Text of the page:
|Northern Pacific rattlesnake (Crotalus viridis oreganus) with frontal portion of body sticking out of hole and soaking up morning sun. Preggers?|
|Rattlesnake well camouflaged from the distance. Can you see it?|
|On a hot day, maybe just a small amount of scaly skin exposed to morning sun provides safe thermoregulation.|
|Can you spot the single eye of this rattlesnake?|
|Now there are two rattlesnake eyes looking at the camera. (Click photo to enlarge.)|
|Nightly buckeye tree roost of the juvenile great-horned owl.|
I find an owl feather under this tree almost every morning.
Here is a silly video of my stumbling around in the dark with a flashlight trying to find the juvenile great-horned owl. You can hear the screeching call of the juvenile bird before it learns to hoot.
Today, I got up early to pull yellow starthistle on the hill above the orchard before it got hot. I didn't find very much starthistle in the areas where I pulled it last year which is good. But I found a dead bobcat. That was kinda sad but it explains what the coyote was doing up there most of Sunday. I think it was one of the juvenile coyotes dispersing from the den I have been watching further west on the ranch.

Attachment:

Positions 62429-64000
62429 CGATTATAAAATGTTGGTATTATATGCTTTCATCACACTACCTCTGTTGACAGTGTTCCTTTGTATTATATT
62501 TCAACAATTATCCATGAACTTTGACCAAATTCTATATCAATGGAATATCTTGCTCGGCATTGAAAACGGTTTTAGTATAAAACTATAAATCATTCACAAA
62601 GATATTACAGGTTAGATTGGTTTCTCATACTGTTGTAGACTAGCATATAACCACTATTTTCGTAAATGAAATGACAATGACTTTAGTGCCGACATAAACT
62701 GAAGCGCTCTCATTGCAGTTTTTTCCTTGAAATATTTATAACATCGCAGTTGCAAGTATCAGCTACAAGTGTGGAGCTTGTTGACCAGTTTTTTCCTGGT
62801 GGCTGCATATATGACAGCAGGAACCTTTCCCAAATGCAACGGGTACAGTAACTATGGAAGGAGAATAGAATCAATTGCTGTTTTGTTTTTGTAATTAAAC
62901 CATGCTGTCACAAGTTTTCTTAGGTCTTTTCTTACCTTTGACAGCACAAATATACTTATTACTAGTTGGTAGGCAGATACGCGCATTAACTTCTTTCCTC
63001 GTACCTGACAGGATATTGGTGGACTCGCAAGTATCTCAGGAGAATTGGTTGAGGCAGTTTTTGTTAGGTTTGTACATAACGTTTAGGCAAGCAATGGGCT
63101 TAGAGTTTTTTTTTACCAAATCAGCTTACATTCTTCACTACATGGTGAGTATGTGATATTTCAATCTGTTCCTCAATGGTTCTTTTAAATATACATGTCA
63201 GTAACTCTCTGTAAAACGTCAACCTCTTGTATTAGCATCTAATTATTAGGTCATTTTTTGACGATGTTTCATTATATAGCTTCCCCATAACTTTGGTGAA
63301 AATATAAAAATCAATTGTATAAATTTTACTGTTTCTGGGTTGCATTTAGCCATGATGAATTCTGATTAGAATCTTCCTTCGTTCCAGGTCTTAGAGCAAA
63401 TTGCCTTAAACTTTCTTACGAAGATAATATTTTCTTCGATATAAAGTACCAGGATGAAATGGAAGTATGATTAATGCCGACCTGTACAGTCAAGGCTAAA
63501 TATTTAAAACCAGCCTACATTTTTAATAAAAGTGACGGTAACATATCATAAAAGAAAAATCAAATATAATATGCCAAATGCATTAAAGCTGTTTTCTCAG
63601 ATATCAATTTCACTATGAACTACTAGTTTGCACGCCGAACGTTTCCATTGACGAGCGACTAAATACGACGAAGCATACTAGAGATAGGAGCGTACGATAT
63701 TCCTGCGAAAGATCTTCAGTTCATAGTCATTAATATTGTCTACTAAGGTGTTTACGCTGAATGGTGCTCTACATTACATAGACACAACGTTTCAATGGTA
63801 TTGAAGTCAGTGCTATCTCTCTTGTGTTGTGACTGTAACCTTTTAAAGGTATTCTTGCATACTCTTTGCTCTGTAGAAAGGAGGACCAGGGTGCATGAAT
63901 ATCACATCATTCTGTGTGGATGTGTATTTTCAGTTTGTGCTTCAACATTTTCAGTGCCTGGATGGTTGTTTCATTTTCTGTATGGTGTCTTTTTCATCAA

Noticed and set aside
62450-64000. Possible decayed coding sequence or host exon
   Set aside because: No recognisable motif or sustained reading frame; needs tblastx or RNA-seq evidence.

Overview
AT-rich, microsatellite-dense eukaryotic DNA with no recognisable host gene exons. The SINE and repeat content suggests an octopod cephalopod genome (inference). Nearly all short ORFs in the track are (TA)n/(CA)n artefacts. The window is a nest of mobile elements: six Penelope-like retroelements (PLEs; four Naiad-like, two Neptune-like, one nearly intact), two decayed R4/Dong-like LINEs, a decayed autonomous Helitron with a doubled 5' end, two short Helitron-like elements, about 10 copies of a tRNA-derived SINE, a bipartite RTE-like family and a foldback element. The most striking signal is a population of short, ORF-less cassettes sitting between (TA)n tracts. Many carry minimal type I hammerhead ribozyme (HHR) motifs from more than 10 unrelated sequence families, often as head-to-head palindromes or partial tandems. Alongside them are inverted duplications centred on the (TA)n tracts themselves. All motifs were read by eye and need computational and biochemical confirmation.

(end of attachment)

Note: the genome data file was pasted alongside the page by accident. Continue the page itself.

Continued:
The rest of the day got interrupted with poacher issues and several sightings of an adult and a juvenile mountain lion near a trail at another preserve. No-one got hurt, but again, it seems like the young animals are out and struggling to get food and cover without becoming food or trouble themselves. I understand that predators have to eat other animals and that many juvenile animals do not make it to their first birthday. I am fortunate to be in a place where I get to see these facts of life firsthand on a frequent basis. Still, could tomorrow just be one of those days where I don't have to see a single animal kill or die? I would like to stick to simple survival techniques like cooking a big pot of spicy beans and designing a tile pattern for the bathroom.